HC Deb 05 March 1959 vol 601 cc624-5
49. Sir F. Medlicott

asked the Secretary of State for the Home Department, if, in view of the numbers of people, especially children, who are burned to death in their homes, he will as a matter of urgency consider appointing a Departmental Committee to examine the desirability and feasibility of introducing compulsory fire prevention and fire escape arrangements in respect of every house, flat or other dwelling place throughout the country.

The Joint Under-Secretary of State for the Home Department (Miss Patricia Hornsby-Smith)

My right hon. Friend shares the concern of my hon. Friend about the number of burning accidents in the home. He thinks that the existing machinery for considering what measures would contribute towards safety in the home—which includes an Inter-departmental Committee on Accidents in the Home—is adequate, but if my hon. Friend would help him by indicating whether he has any particular dangers or remedies in mind he will gladly consider how they may be explored.

Sir F. Medlicott

Is my hon. Friend aware that this question was prompted by a recent case in which a mother and five sons were burned to death? In looking further into this problem, would the Home Office verify, as seems to be the case, that there are more of these tragedies in the Provinces than in London? Is that perhaps due to the fact that they have not yet copied the admirable fire regulations of the London County Council?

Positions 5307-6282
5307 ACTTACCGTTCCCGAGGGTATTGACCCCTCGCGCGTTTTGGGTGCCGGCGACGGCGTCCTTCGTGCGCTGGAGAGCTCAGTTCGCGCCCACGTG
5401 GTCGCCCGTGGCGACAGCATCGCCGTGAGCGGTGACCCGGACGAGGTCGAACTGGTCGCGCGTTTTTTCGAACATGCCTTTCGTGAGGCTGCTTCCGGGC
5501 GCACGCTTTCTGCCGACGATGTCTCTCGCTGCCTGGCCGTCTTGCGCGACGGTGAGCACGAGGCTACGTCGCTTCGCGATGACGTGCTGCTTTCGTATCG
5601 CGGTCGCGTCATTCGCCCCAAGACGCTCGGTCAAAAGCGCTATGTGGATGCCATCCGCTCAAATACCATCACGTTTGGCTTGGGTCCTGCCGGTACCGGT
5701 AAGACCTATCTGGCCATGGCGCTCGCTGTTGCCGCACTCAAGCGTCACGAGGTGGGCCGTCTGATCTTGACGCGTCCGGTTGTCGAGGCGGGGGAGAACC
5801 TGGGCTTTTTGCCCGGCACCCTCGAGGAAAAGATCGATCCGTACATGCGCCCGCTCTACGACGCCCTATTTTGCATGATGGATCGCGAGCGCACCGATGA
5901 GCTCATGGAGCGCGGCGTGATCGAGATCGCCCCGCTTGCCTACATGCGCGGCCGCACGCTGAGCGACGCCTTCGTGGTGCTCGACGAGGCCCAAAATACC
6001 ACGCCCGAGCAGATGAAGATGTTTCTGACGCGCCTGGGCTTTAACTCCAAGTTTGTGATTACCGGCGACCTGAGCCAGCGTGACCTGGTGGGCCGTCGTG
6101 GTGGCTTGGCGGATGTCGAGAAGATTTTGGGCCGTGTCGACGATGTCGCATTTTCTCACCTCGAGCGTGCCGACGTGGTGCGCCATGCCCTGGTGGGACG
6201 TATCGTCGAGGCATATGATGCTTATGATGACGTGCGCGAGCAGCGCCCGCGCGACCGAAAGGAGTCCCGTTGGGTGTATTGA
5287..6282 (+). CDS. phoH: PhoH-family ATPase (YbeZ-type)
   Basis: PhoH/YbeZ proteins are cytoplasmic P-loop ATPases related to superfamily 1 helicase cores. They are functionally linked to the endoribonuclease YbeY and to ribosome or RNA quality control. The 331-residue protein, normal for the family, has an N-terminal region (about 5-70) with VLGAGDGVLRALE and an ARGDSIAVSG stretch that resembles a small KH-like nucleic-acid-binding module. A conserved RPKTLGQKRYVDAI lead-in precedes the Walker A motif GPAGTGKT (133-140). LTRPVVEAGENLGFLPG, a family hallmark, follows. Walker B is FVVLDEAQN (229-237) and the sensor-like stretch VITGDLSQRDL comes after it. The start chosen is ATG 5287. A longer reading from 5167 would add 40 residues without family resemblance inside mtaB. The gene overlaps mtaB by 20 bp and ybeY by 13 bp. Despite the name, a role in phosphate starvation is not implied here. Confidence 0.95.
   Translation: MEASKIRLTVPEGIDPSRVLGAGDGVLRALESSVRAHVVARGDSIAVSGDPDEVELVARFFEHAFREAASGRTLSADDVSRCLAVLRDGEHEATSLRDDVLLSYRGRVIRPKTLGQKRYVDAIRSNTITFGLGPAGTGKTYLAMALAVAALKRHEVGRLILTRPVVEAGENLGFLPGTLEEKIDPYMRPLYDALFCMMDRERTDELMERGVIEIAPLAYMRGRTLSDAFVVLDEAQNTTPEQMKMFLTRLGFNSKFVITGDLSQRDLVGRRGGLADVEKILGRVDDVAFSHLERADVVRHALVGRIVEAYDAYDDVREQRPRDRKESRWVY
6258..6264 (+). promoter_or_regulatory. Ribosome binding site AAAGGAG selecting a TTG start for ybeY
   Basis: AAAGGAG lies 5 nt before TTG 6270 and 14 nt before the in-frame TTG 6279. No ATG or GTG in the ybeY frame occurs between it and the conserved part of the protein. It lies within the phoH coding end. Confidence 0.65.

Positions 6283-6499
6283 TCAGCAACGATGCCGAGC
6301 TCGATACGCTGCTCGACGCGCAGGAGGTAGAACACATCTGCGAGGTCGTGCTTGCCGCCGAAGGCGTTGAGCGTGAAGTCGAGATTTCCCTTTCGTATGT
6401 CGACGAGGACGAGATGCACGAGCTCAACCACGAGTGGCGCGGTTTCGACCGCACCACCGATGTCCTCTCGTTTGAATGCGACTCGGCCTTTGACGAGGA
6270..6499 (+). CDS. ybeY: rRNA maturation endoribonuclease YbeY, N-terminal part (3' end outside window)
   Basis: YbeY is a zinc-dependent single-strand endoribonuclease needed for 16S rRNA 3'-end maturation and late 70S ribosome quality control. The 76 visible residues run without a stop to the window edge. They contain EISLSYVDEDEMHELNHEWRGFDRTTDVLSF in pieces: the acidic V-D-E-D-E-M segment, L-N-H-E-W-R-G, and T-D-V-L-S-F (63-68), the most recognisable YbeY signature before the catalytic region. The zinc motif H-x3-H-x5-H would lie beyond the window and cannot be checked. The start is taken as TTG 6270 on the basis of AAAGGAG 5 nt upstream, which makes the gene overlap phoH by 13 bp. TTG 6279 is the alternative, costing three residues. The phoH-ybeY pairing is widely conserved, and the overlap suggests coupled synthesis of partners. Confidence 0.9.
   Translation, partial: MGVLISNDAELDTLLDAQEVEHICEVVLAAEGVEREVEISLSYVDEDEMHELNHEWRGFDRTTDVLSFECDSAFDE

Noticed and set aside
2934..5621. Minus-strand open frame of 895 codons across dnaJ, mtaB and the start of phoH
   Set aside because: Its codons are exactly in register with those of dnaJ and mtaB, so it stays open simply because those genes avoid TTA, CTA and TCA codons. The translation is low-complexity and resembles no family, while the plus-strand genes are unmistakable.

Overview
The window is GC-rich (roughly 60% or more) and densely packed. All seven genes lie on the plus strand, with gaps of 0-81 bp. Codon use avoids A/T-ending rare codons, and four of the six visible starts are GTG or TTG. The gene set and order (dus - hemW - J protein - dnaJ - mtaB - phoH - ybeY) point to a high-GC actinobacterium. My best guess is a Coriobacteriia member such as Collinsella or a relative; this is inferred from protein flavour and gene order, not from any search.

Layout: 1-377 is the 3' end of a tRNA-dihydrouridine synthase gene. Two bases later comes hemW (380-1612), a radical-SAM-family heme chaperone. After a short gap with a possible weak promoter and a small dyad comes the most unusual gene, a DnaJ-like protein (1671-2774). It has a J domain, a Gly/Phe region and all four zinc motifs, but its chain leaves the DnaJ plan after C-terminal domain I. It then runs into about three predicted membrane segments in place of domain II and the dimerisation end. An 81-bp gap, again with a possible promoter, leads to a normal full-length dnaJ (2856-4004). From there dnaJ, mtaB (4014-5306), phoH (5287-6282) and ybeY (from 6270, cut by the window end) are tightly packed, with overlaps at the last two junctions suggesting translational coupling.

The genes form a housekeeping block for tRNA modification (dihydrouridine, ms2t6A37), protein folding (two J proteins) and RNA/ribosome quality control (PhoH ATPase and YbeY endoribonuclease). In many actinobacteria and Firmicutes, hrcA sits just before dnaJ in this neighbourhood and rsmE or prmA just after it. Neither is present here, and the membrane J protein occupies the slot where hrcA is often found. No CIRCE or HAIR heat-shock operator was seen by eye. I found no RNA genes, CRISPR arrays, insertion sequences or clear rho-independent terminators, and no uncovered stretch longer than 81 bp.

Miss Hornsby-Smith

That is a separate question. I will look into it and let my hon. Friend know.

Mr. Page

Was there not some difficulty about local authorities having power to sot up home safety committees? Has the difficulty been overcome? If so, are local authorities dealing with that subject efficiently now?

Miss Hornsby-Smith

In November last a "Guard That Fire" campaign was launched by the Home Office in which we had the fullest co-operation from local authorities, mainly through committees which they set up. Two and a half million leaflets and 300,000 circular stickers were distributed through those channels and we had considerable support from the Press.

Sir J. Duncan

With a view to encouraging education on the prevention of accidents in the home, will my hon. Friend circulate in England and Wales copies of the Scottish publication "Design for Safety in the Home" which has been so widely circulated to housing committee members and architects and others responsible for the design and the construction of houses in Scotland?

Miss Hornsby-Smith

I think that these matters are covered by the Home Office and the Ministry of Housing and Local Government.

Mr. Usborne

In view of the fact that a great many accidents are caused by children's pyjamas or nightdresses catching fire, would the hon. Lady consider the possibility of making it much more evident to parents what materials are highly inflammable and which are safe?

Miss Hornsby-Smith

That is one of the matters on which there has been a considerable amount of publicity, but the hon. Member will be aware that under Section 11 of the Children and Young Persons Act, 1933, as amended, penalties are imposed if a child is killed or injured through being in a room where there is an unguarded fire.